Some months ago, I wrote about the brand value of national reputation. Nations can be brands themselves, and the value set attached to these concepts can be used by brand builders. A key example was Switzerland. Let’s rethink the Swiss brand in light of recent events.
In the U.S., first it was Pan Am, now it’s TWA. Both once-formidable airline brands are now pages in history books. Three weeks ago, Swissair went into bankruptcy. This wasn’t a major shock. It had been in the cards for months, if not years. But Swissair’s demise was nevertheless unsettling. This consumer perception was underscored by the fact that this wasn’t any national airline, it was the Swiss one. Swiss coverage of the saga would lead you to believe that the Swiss view this as the biggest national image catastrophe since World War II.
Why the drama? The demise of an Australian carrier, Ansett Australia, happened unremarkably a few weeks before Swissair’s announcement. The widespread astonishment at Swissair’s collapse is because it is perceived to be evidence of weakness in the formerly unassailable Swiss brand.
Consider Switzerland. You form associations — the Swiss Army Knife, Swatch watches, the Red Cross, Nestlé, Rolex, UBS, Credit Suisse — a host of high-quality brands. They have reputations built on impeccable quality, stability, reliability, and integrity. A Swiss-branded item exacts your trust at a premium price. You pay that price because you appreciate the quality, because you believe nothing will go wrong.
On October 5, something went wrong. Swissair grounded its fleet when UBS and Credit Suisse First Boston said they would not aid their fellow brand. Thousands of Swissair passengers were stranded around the world. Many told the media their reason for flying Swissair was that, in turbulent, volatile times, it was the only airline they trusted. Loyal customers were stranded, their tickets worth less than the paper they were printed on. That Friday was every brand’s nightmare.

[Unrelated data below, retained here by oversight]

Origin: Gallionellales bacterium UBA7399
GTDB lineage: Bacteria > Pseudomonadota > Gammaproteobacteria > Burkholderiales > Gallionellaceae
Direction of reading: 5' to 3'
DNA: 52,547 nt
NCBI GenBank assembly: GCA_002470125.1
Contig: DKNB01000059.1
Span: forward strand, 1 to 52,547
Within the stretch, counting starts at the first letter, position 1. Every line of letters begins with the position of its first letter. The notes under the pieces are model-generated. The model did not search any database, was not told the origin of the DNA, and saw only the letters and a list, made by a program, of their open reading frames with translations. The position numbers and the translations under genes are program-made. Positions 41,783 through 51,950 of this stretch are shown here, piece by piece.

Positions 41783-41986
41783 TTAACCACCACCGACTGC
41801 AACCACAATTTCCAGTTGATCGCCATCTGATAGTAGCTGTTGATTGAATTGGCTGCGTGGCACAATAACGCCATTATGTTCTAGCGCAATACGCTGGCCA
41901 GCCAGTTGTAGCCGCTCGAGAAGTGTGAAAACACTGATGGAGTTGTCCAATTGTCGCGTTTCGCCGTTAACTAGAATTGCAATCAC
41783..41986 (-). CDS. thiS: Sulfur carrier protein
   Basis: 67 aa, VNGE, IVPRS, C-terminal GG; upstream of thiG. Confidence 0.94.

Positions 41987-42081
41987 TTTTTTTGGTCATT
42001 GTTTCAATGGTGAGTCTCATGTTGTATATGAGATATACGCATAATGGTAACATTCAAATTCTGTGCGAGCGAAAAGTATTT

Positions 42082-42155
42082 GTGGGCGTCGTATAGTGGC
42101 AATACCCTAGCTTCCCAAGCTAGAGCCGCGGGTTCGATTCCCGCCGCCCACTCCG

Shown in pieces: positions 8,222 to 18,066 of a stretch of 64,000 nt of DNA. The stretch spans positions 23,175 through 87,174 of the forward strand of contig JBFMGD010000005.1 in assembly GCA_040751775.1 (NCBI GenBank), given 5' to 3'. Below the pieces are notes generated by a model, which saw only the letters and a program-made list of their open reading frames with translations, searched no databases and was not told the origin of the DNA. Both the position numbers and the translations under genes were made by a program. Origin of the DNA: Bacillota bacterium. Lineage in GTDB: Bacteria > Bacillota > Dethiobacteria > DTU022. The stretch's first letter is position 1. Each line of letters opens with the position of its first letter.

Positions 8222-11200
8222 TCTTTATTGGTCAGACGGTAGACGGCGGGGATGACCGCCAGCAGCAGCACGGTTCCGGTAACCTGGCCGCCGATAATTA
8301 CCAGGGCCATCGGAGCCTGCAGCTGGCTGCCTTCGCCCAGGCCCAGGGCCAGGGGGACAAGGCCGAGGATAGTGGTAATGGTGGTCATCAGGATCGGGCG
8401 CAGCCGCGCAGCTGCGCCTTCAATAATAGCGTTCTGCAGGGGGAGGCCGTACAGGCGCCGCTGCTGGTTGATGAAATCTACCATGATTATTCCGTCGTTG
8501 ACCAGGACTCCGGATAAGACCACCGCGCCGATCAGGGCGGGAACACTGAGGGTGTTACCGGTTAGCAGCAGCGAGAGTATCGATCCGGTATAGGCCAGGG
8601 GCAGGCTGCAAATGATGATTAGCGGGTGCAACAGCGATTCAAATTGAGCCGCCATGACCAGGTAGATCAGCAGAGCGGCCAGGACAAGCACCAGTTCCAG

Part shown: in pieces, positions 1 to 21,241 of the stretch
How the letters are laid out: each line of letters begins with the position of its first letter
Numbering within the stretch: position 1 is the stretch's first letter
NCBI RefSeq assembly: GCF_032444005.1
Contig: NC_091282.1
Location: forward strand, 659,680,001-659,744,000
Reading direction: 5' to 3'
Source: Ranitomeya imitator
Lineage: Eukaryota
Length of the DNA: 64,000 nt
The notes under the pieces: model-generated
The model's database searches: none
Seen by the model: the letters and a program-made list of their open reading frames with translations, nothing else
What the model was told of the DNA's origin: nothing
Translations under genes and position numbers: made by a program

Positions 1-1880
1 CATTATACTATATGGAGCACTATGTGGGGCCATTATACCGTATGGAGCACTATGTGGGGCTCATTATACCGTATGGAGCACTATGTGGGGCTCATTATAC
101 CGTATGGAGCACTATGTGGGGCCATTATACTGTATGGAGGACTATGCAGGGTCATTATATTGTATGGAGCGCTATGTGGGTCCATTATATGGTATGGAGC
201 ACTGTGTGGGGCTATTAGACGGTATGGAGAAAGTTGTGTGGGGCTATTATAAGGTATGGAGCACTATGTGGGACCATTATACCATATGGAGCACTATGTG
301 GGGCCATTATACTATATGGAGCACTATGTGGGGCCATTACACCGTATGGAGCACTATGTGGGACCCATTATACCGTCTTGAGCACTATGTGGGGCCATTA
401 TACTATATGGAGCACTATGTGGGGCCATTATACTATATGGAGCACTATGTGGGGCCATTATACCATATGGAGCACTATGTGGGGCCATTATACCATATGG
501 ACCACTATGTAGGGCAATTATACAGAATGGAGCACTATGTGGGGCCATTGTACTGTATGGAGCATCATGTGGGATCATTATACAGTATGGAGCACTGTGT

Swissair’s fate makes consumers, particularly in Europe, reconsider what Switzerland as a brand means. A friend recently joked that my Rolex watch probably never worked. If the Swiss can’t keep an airline aloft, how can they make a decent watch? A throwaway joke — but perhaps a new interpretation of the Swiss brand.
The Swissair collapse caused damage not only for the airline but also for other Swiss brands. Other European brands may also be adversely affected. Could many quality European products, once regarded as paragons of stability and quality, lose their hold on consumer trust?
Consumer belief in stability is shaken. Life is mutable, so trusting a brand for life may no longer be possible. Even the strongest brands, ones that seem to be part of life’s fabric, can disappear.
Swissair received a bailout last week from the government, Novartis, and Nestlé, enabling it to resume operations. But Crossair, a Swissair subsidiary, is taking over the bulk of its parent’s operations under its banner. The Crossair logo is almost identical to Swissair’s — both echo the national flag. Has this “Red Cross” first aid come too late to bolster the national brand? Time will tell.
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